Category Archives: General

When to turn back and when to push on?

“Learn something everyday”

Dallas Social Media speaker J.R. Atkins sails the BVIAs I started out on my trip to go sailing in the British Virgin Islands, I had no idea the amount of adversity I would be facing. I spent two days and traveled on 8 different transportation services before I finally arrived at my hotel. At one point I thought about turning back and starting over another day, but I didn’t. Take a look at the list of trials I faced and then see what I learned.

Thursday

On Thursday morning my alarm did not go off at 2:00am but thankfully I work up at 2:20 on my own.

As I stepped outside to walk the dog I locked myself out of the house. I walked to the back to get in through the garage only to find that the battery in the keypad was out. I found a window unlocked and climbed in.

I was about to leave and I remembered I did not have my passport. The supper shuttle arrived and I was off to DFW Airport.

Arriving at check in I noticed that someone had left their boarding pass at the auto check in kiosk. I gave it to the desk attendant to throw away and instead they checked my bag to that person destination, Jacksonville Florida.

I could not check in at the kiosk so I walked over to the ticket agent for help. She noticed the mixup on the bag check and was able to catch it before my bag was loaded on the wrong plane.

The reason I could not check in at the Kiosk is I had yet to pay the annual fee to fly stand by. I called my wife at home to wake up, log on and pay the annual fee. Once done, with my bag in hand I started the check in process again.

I get on the plan and realized I had left my boat shoes at home. Oh well, there is nothing I need in the BVI that I can’t buy when I get there. The flight to Atlanta was uneventful.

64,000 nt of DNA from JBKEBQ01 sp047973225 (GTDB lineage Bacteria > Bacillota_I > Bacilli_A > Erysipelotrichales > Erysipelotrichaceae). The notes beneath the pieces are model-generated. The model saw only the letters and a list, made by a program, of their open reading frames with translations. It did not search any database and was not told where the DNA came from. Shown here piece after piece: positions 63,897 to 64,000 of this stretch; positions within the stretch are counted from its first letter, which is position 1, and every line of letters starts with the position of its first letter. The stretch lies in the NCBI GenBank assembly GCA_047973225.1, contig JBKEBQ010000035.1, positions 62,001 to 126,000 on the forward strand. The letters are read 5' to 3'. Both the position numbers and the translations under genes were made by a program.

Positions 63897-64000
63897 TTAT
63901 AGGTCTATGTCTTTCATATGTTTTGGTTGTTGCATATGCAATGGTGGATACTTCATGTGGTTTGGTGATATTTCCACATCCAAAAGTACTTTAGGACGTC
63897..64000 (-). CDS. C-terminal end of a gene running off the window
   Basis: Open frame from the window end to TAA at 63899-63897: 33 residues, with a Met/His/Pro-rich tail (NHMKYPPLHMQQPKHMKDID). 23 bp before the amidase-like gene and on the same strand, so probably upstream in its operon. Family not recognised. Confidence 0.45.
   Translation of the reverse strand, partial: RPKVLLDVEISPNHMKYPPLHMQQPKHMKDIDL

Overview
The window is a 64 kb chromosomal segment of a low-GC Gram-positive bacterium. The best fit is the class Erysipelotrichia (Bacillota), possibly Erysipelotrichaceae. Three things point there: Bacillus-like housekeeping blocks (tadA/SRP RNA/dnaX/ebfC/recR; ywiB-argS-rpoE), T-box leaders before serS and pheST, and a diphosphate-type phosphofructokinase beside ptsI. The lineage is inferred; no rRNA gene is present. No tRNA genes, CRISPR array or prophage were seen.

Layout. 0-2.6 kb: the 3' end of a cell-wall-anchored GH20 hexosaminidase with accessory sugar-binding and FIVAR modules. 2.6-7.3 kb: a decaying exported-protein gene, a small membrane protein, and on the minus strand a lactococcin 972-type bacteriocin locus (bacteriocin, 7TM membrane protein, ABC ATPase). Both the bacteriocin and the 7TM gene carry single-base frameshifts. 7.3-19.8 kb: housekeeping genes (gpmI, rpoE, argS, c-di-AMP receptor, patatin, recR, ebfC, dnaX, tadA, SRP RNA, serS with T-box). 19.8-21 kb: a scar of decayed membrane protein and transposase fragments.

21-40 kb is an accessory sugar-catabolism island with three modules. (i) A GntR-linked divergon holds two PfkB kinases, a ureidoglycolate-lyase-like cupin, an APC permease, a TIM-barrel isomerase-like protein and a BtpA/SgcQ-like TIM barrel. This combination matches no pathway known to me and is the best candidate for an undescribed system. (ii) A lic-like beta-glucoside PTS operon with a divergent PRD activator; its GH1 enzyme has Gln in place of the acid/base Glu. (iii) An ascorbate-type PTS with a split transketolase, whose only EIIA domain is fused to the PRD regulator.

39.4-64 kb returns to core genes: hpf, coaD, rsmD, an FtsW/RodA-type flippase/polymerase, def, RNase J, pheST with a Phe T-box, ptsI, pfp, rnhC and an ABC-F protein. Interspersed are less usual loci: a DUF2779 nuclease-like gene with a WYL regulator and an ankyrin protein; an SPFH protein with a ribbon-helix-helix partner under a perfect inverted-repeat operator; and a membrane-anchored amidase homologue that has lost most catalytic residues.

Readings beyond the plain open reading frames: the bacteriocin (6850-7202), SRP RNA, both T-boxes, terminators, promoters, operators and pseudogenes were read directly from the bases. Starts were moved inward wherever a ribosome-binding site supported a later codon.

From Atlanta I flew to beautiful San Juan Porto Rico. We landed, I retrieved my bag and walk out of the airport to realize I am in the wrong place, San Juan Porto Rico instead of St Thomas USVI. It’s my fault for burring the candle at both ends before I left. I scheduled my flight to the wrong place by accident.

So I take a cab to the local, regional air port and catch a puddle jumper to St Croix then to St Thomas. I was in the St Croix air port no longer then 15 minutes, but log enough to pull out my Ray-ban sunglass and watch the right lens to fall out and break. I hope that is covered under the warranty.

On I fly to St Thomas, get my bags, walk out to the Taxi line and ask for a ride to the Ferry Terminal. It’s to late, the last ferry to Tortola has left already. So instead I go to a hotel across the street from the ferry terminal and spend the night.

Friday

Dallas Social Media Speaker J.R. Atkins visits with the famous FoxyFriday at 12:00 noon, I arrive at the Ferry Terminal for the 12:45 Fast Ferry to Road Town. Just before we depart they tell me they can not take me to Roan Town, only as far as the west end where I can take a cab the rest of the way, at my own expense. Welcome to the Islands where the people are nice but you pay for it.

I share a ride into Road Town and we are taken to the wrong place. After renegotiating the rate, we finally arrive at the Hotel.

The Lesson

At what point do we consider our circumstances and choose to retreat? The thought crossed my mind. “Should I take all this into consideration and go home, get some much needed rest and try again tomorrow?”

Dallas Social Media Speaker J.R. Atkins sails the islands of the BVII chose to press on, not because I’m a tough minded, hard charging kind of guy, but because of an idea, a vision, a picture in my mind.

That picture was of me setting on a beach on a Caribbean Island with a beverage in my hand watching the sun set.

This process of pursuing a vision in the face of adversity is not unique to travel. Every day we make choices based on a picture in our mind. The more vivid the details, the stronger the pull.

But the ability to move ahead in the face of adversity is also like a well trained athlete with muscle memory. As we deal with adversity and push through, we build our muscle memory that says “yes I can.” Over time it gets easier to push through difficult situations.

Each choice we make in life build on the others. We either build positive muscle memory or negative muscle memory.

Have you ever listen to someone describe tragedy in their life and then say “these kind of things always happen to me”? They have built their own reality based on the negative muscle memory. Or as Dr. Phil is found of saying “How is that working for you”. I’m not saying we invite adversity to ourselves, but I am saying we have 100% control in how we respond.